Background: The prevalence rates of physical inactivity and diabetes in the MENA region are among the highest in the world. However, studies that focus on factors that influence the pattern of physical activity in the region remain very scarce. This study aimed to determine the prevalence and correlates of physical activity in the general population and among subjects with and without diabetes in Lebanon, a small middle-income country in the MENA region.
Methods: We conducted a cross-sectional nation-wide study of 2,195 randomly selected adults aged 25 years and older. Participants completed a comprehensive questionnaire based on the WHO-STEPwise guidelines. Physical activity was assessed using the International Physical Activity Questionnaire. Type 2 diabetes risk factors examined were age ≥ 45 years, BMI ≥ 25 kg/m², hypertension, hyperlipidemia, cardiovascular disease and family history of diabetes.
Results: Close to 10% of adults with diabetes were physically active versus 23·4% without diabetes. Prevalence rates of physical activity declined consistently as the number of diabetes risk factors increased. Odds ratios for physical activity were lower among the educated (0.75, 95% CI= 0.57-0.98), those who owned at least one car (0.71, 95% CI= 0.57-0.88) and those who resided in the capital city (0.62, 95% CI 0.47-0.83). Health professionals gave 'advice to exercise' most to patients with or at highest risk for diabetes, and these were more likely to engage in physical activity than those without diabetes receiving the same advice, net of the effect of other covariates (OR=3.68 and 1.17, respectively).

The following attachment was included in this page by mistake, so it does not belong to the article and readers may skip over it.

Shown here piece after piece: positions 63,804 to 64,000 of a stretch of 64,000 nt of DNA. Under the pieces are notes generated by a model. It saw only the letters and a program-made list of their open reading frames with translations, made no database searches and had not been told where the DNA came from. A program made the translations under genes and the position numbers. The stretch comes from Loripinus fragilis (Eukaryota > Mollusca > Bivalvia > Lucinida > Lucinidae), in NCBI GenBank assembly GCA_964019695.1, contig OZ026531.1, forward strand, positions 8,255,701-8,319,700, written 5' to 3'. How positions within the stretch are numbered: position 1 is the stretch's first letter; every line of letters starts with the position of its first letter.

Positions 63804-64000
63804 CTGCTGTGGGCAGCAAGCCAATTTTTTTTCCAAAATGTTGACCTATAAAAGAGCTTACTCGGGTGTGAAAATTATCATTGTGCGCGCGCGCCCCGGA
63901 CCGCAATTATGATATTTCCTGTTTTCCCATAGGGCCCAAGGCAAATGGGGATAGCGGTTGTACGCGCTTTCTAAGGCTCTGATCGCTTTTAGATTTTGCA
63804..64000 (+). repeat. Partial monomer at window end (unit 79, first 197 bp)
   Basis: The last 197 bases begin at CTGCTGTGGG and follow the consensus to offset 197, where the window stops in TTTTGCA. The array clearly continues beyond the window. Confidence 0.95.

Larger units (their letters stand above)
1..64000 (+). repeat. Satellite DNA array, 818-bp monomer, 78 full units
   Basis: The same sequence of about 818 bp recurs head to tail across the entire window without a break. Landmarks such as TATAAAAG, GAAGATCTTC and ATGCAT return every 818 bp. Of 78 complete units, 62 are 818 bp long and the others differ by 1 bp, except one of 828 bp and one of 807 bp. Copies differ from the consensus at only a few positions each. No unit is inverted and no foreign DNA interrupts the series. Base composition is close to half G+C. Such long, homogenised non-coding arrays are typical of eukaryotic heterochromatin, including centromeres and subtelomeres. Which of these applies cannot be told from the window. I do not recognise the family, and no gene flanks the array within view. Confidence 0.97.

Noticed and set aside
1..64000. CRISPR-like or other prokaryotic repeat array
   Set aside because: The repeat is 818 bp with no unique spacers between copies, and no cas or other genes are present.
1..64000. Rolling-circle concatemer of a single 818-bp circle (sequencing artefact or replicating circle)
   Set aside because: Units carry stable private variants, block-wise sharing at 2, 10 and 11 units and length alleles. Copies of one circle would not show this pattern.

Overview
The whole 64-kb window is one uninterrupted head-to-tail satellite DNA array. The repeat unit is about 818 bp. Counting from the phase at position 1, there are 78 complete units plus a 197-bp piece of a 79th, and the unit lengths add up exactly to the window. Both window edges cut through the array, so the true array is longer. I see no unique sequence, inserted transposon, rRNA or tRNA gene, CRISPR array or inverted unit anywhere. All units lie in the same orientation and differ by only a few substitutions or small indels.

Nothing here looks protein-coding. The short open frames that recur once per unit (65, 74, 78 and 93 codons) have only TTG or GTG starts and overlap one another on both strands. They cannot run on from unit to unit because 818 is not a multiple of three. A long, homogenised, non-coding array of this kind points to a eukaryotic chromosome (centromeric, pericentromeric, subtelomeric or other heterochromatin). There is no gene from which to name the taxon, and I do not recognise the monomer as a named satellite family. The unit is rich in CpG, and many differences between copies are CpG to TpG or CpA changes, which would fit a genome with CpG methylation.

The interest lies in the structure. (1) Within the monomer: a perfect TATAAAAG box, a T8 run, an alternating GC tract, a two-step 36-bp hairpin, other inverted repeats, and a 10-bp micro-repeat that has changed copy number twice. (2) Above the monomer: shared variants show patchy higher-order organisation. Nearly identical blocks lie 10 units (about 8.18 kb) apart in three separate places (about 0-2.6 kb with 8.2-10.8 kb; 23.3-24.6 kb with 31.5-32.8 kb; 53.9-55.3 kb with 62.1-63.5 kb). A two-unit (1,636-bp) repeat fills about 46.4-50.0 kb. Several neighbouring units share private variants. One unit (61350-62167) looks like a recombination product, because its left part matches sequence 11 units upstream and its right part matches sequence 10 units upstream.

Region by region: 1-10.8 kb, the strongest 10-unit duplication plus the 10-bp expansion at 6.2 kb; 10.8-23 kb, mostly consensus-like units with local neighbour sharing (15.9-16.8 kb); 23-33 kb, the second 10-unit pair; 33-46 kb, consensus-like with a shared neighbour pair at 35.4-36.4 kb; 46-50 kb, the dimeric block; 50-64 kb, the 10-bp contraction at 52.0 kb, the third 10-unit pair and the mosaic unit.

Conclusions: The inverse associations between physical activity and SES indicators suggest a negative influence of urbanization on activity levels of Lebanese adults. The missed opportunity for clinical primary preventive services for the majority non-diabetic population calls for population-based public health approaches that promote physical activity as a routine lifestyle in the general population.